Duncan Fellows’ “Swallowing Grains” is just one of many personal musings on their latest album, The Sadlands. In their words, the Austin band documents The Sadlands as “a map of experiences culled from the past few years of our lives where we began to really try to demarcate the moments that had shaped and continue to shape us as people.” Melding sun rays and sweeping vocals, “Swallowing Grains” is a beachside jam conveying the perils of misunderstanding. Lyrical references to choking on air and swallowing sand denote, and fuel, the residual impact of lacking articulation. As frustration and fear accumulate, the guitar rolls in like the tide, stretching wide across shore before slinking back. It eventually eclipses into a breaking wave at the final chorus, plunging forth and encapsulating all within its warm deliverance. This is a tune that you’ll find yourself burying into, just as a clam would.Katya Myasnikova on October 19, 2020
David You - Moon is in Charge
When I think of David You, I think of morning coffee rituals and subdued light filtering through linen drapes. I think of soft summer evenings and sharing a bottle of wine with friends in the park as the sun sets over the trees. I could describe his voice as gentle or angelic, but really it’s the feeling of safety that his music invokes that I find remarkable. Much like the park, it allows a person to forget the busy rush of city streets just outside its perimeter. “Moon is in Charge” is You’s first single since his springtime EP, Beautiful, Like Pyramids, and after retreating home from a busy day it feels right to let the tender whisper of his voice fill the four walls of my room.
The simple arrangement of acoustic guitar and airy vocals makes for intimate lo-fi without any of the posturing. You sings about the repetition of the ocean waves, crashing over and over, and how he’d rather be “just like a small stream that joins a river's flow / knowing where I’ll go,” which is especially poignant in a time where we’d all like a little less chaos and a little more clarity when it comes to the future. Sweeping textures give substance, and You’s signature harmonies layered with the subtle hint of percussion and a shaker here and there complete the halcyon tableau of his songs. So pour yourself a cup of tea, put on your comfiest and give David You a listen.— Shasha Léonard on October 19, 2020
Artemis Orion - Midnight Thoughts
I wake up in a cold sweat sometimes
in 2014, your head on my lap as we talk
about our mothers and decide on Prague
by 30 and three kids.
comfort was the last page of a book
an IMDb synopsis, you
fighting that which leaves me
perturbed and unsettled.
today I can be both dollhouses and solar systems
in one, even if my biggest decision is which
stuffed animal I’m cuddling to sleep.
LA-based singer-songwriter Artemis Orion gives us a glimpse of her stream of consciousness on “midnight thoughts,” a lo-fi tune that is a cosmos within itself. Orion’s vocals floating over twinkling production dilute the train of thoughts that overwhelm us when we close our eyes, shaping the unnerving unknown into a whimsical dreamscape. Not having the answers isn’t the worst thing in the world, and Orion reminds us that we have permission to get comfortable in the discomfort. The starry-eyed Orion is what we all are: “Just another pеrson on this planet / Trying to do my best.”— Ysabella Monton on October 16, 2020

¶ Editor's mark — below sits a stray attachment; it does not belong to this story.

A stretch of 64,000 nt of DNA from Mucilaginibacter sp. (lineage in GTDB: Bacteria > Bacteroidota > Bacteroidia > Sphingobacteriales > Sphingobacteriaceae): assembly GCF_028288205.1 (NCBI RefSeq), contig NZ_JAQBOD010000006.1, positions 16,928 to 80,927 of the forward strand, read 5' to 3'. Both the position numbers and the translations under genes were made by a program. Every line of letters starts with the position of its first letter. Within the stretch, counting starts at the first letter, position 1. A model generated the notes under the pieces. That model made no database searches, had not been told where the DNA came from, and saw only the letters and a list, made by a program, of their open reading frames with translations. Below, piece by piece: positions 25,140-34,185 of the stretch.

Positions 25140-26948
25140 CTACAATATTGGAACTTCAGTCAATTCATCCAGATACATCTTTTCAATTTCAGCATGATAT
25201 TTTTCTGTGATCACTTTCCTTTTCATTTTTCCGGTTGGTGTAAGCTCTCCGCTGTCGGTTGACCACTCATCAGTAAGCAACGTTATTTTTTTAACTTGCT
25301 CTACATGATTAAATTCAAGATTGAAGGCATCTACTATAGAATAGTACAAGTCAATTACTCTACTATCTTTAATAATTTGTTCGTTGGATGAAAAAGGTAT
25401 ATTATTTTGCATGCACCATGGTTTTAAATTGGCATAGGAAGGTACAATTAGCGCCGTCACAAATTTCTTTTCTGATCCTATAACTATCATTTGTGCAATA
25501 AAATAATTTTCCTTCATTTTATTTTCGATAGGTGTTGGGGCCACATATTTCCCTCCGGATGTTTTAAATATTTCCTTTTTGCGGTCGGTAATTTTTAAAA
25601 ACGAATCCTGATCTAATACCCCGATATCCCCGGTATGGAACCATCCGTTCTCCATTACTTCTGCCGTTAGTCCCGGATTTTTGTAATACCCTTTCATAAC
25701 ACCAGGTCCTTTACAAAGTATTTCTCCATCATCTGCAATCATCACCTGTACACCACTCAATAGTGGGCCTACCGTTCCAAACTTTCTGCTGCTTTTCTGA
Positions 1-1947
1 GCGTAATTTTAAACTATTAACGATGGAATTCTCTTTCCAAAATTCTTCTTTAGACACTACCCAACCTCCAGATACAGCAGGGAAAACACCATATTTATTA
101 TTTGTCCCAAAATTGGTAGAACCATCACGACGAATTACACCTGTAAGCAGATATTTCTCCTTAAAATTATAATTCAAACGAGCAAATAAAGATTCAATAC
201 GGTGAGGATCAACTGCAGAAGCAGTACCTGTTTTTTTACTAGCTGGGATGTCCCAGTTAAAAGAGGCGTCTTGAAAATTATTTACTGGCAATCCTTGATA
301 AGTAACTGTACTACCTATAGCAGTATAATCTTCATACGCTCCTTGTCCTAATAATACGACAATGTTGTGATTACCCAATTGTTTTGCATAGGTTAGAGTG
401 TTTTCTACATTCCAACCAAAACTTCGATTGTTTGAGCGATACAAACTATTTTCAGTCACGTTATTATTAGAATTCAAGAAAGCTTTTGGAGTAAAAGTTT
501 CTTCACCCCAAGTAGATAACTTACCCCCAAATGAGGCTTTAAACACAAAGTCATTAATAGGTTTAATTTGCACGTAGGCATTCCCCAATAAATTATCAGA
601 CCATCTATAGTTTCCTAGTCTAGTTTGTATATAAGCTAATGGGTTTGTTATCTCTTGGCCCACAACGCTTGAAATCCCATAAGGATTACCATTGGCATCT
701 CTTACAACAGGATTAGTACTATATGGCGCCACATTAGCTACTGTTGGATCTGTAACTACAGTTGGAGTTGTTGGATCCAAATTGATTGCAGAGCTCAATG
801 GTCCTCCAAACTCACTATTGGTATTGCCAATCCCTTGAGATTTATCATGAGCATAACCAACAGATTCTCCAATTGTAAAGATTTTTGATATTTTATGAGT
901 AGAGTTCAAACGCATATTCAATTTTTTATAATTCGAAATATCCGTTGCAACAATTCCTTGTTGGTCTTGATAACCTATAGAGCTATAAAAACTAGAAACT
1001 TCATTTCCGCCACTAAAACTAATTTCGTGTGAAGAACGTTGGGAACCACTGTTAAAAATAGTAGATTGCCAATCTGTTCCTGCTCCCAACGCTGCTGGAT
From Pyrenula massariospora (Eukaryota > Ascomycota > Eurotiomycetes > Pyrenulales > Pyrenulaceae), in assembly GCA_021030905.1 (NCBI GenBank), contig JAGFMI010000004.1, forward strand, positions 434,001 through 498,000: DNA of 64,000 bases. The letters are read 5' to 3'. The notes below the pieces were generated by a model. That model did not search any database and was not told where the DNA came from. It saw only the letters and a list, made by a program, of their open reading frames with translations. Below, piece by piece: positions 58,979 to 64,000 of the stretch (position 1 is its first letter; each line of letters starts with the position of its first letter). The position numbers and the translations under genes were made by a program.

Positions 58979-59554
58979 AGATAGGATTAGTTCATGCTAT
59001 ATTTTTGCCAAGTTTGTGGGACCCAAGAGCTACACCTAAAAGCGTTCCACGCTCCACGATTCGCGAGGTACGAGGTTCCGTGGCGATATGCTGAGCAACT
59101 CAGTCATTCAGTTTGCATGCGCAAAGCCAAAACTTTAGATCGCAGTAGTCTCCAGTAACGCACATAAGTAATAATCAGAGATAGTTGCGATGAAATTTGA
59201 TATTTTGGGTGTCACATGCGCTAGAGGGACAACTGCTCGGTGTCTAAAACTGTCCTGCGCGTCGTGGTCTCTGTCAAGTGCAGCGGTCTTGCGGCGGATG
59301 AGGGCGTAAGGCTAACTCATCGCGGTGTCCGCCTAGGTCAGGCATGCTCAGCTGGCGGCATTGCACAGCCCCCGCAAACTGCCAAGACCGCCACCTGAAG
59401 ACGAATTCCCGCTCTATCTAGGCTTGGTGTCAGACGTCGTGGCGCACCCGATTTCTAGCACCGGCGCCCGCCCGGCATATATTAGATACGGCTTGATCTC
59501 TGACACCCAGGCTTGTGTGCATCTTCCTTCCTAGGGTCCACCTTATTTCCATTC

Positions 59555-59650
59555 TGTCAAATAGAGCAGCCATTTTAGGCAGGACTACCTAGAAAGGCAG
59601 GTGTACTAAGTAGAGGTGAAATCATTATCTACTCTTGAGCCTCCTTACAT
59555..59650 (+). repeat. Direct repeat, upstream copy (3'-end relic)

Priya Ragu - Good Love 2.0
I love writing about music: the chance to sit and grapple with someone’s art, the chance to share what it means to you. But sometimes it feels intimidating and humbling. Such is the case with Priya Ragu’s "Good Love 2.0," a remarkable song so creative and sure of itself, it feels hard to do it any justice with mere words. Wasting no time, it opens with a Kaytranada-esque funky groove. The bass rings while Ragu dazzles with smooth vocals. After dancing our way through the chorus, the second verse showcases Ragu’s range. She reappears, rapping her way through with confidence and composure. Few can float so effortlessly across styles and genres all in the course of one song. Just shy of the two-minute mark the tune takes a wild new turn, exploring something entirely different. Ragu pulls from South Asian influences, cultivating a moment that demands your attention — a fresh take on a more typical trap structure. The intensity subsides as mesmerizing waves of vocals emerge, at the same time soothing and breathtaking. And although the end of the song is nearly unrecognizable from the start, each moment, each choice, feels purposeful and earned. "Good Love 2.0" is a song that stands on its own and earns your trust along the way, and it's just a taste of Ragu’s promise.— Max Himelhoch on October 16, 2020
Creature Comfort - Woke Up Drunk
Creature Comfort’s "Woke Up Drunk" begins as a simple, feel-good indie folk track. Lighthearted, tuneful arpeggiations twinkle like the stars just before dawn. The lyrics balance deliberate rhyme schemes and stream-of-consciousness quips. Strung together, the words tend to wander down unmarked trails as much as they sit ruminating. Harmonies swirl around the central image of the song: taking a hike to process all the thoughts dripping through your brain, slightly hungover and itching to move. They’re not all bad thoughts, but they’re not all good ones. You’re holding love and resentment in your chest and hoping it’s just a matter of sweating it out. It almost is — but then the bridge hints that you end up letting in as many emotions as you release. After a few listens on repeat, you notice the seeds that build to that final climax. Drums that nudge the tempo ever-so-slightly forward. Vocal chorus harmonies that dip into suspended resolutions. The introduction of an electric lead guitar that slowly becomes more distorted, coiling around a violin melody until they become intertwined. It’s a divine texture shift that’s surprising and perfectly foreshadowed.— Allison Hill on October 16, 2020